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Wadada Leo Smith

Wadada Leo Smith’s Golden Quartet
Talbligh
Cuneiform Records Rune 270

Wadada Leo Smith - Talligh

The Golden Quartet is the closest thing to a standard jazz group that Wadada Leo Smith ever used to present his own music. Sometimes traditional elements such as jazz-funk and marches emerge on the first two albums, Golden Quartet (Tzadik) and Year of the Elephant (Pi), both of which featured the original band with Anthony Davis, Malachi Favors, and Jack DeJohnette.  But the music rarely sounds conventional, thanks to Smith’s elliptical lyricism and his unique method of blending improvisation and composition. Now, with Vijay Iyer, John Lindberg, and Ronald Shannon Jackson aboard, the energy level is noticeably higher and with the new quartet’s greater reliance on real-time electronic processing of sounds, the music displays a wider timbral palette. On this live recording from 2005, the band is as comfortable and attuned to Smith’s compositions as any band he’s ever led; the music is lively, even explosive at times, yet still exquisitely balanced.

No other composer accommodates the independence of the individual and the unity of the ensemble in quite the way Smith does. His compositions let each member pursue his or her own course; each player can move independently, but interaction is not excluded from the field of possible choices. There are always several things occurring simultaneously, with connections between events being often just barely implied. Yet the collective sound always coheres into something purposeful and beautiful. This is surely by design and not co-incidence, since it’s been true of Smith’s New Dalta Ahkri units of the ’70s, his West Coast N’Da Culture of the ’90s, as well as the Golden Quartet.

To achieve this clarity and poise, Smith pares everything down to fundamental building blocks. Sound and silence, vertical and horizontal movement, an enormous catalog of timbres and textures, attack and decay, fast and slow tempos, staccato and legato notes and phrases, these are a few of the nucleic acids out of which he assembles the DNA of any performance. On “Rose Parks,” he contrasts staccato and legato passages, manipulates timbre, and varies the speed and density of his lines with great deliberation. Each time he returns to one of this small handful of ideas, he does something different with it and each time he moves on to another, he takes a different route. On “Caravan of Winter,” he works with attack and decay, making his notes appears to advance and recede, and he contrasts bright, clean tones with wet fuzzy textures. There is so much happening inside one tone, that it feels as if he can make just one note swing all by itself. To a large degree, Smith’s solos are microcosms of what’s happening in the larger scale of the composition. For instance during “DeJohnette” (first heard on the eponymous debut), Smith directs the group in and out of a loosely grooving tempo and calm rubato meditations, each time with different results. All these shifts and contrasts happening at every level in the piece achieve something really majestic.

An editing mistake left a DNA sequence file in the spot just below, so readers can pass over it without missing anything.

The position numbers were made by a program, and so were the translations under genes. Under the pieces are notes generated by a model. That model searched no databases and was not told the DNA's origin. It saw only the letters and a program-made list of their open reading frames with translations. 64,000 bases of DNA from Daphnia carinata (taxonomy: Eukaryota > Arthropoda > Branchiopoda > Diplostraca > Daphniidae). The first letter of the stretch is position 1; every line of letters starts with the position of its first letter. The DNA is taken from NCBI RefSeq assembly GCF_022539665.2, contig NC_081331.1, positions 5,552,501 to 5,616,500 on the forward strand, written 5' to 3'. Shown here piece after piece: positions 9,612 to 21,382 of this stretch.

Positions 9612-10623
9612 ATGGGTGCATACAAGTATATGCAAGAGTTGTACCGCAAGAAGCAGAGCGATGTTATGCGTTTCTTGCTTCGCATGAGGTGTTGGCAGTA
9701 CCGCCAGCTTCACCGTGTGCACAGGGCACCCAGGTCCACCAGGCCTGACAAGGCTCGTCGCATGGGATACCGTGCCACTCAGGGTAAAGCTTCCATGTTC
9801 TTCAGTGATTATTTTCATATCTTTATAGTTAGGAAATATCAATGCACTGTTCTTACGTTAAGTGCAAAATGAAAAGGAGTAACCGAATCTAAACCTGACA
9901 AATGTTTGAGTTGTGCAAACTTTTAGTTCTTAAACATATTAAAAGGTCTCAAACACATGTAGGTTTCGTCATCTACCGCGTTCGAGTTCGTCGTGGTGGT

The player-interpreters have as big an impact on the performance as the composer-leader. Lindberg’s use of electronics adds a rubbery rhythmic layer to “Rosa Parks” that runs through whatever is unfolding around it, like a river in a landscape. His unaccompanied solo on “Caravan of Winter” is a virtuosic display of strumming, snapped strings, deeply bent notes, and intricate line. The long title track is the best showcase of Iyer’s grasp of Smith’s music. Throughout this long and eventful piece, his every contribution is apt, from the mystery and beauty of his synthesizer and Fender Rhodes at the opening, to his chiming chords in a duet with Lindberg, and his delicate duet with Smith near the end. Jackson is an unprecedented presence in Smith’s music, exerting a constant forward pressure, whether it’s the grooves of “DeJohnette” and “Rosa Parks” or his thundering fills and embellishments on ”Tabligh.”

Remarkably, the personalities and forces are kept in balance. The music is like a mobile: there’s a sense of great independent movement taking place within a strong framework, of an artwork that can change from moment to moment and still retain its integrity as a formal entity.
– Ed Hazell

ECM Records

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